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Open Access Short Report

Direct detection of nasal Staphylococcus aureus carriage via helicase-dependent isothermal amplification and chip hybridization

Georges C Frech, Denton Munns, Robert D Jenison and Brian J Hicke*

Author Affiliations

Great Basin Corporation, 2441 South 3850 West, Salt Lake City, UT, 84120, USA

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BMC Research Notes 2012, 5:430  doi:10.1186/1756-0500-5-430

Published: 11 August 2012

Abstract

Background

The bacterium Staphylococcus aureus constitutes one of the most important causes of nosocomial infections. One out of every three individuals naturally carries S. aureus in their anterior nares, and nasal carriage is associated with a significantly higher infection rate in hospital settings. Nasal carriage can be either persistent or intermittent, and it is the persistent carriers who, as a group, are at the highest risk of infection and who have the highest nasal S. aureus cell counts. Prophylactic decolonization of S. aureus from patients’ noses is known to reduce the incidence of postsurgical infections, and there is a clear rationale for rapid identification of nasal S. aureus carriers among hospital patients.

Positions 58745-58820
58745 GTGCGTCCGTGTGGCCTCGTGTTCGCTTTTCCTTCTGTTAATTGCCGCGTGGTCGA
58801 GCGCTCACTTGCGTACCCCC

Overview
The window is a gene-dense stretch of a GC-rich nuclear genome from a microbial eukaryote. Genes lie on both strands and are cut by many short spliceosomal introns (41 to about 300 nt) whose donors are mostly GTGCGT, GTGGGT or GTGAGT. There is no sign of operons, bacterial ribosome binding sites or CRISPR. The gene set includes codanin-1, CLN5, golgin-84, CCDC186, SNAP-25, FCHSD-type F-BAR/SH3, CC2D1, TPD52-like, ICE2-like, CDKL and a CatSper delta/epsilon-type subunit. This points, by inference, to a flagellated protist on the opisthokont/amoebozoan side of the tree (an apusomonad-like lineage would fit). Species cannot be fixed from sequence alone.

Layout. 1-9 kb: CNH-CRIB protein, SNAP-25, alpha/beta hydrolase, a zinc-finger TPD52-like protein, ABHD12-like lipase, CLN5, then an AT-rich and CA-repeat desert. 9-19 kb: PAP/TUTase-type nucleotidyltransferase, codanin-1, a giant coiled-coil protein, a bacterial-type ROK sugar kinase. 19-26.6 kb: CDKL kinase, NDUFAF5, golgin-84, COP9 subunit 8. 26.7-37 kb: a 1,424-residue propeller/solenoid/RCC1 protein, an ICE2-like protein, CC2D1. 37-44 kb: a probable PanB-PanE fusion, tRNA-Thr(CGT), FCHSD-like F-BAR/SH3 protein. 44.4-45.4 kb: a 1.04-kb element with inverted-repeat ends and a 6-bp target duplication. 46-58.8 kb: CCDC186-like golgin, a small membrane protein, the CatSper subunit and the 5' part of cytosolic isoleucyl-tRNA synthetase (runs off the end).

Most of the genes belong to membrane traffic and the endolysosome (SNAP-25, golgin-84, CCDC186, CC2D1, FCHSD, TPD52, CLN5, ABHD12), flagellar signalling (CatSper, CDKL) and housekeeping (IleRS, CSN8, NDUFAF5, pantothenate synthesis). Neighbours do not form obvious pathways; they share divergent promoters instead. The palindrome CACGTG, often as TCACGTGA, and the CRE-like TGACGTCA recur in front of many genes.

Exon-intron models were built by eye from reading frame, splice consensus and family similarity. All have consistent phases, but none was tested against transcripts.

Findings

A molecular diagnostic assay was developed which is based on helicase-dependent target amplification and amplicon detection by chip hybridization to a chip surface, producing a visible readout. Nasal swabs from 70 subjects were used to compare the molecular assay against culturing on “CHROMagar Staph aureus” agar plates. The overall relative sensitivity was 89%, and the relative specificity was 94%. The sensitivity rose to 100% when excluding low-count subjects (<100 S. aureus colony-forming units per swab).

Conclusions

This molecular assay is much faster than direct culture and has sensitivity that is appropriate for identification of high-count (>100 S. aureus colony-forming units per swab) nasal S. aureus carriers who are at greatest risk for nosocomial infections.

Keywords:
Staphylococcus aureus; Nasal carriage; Molecular diagnostic; Helicase-dependent amplification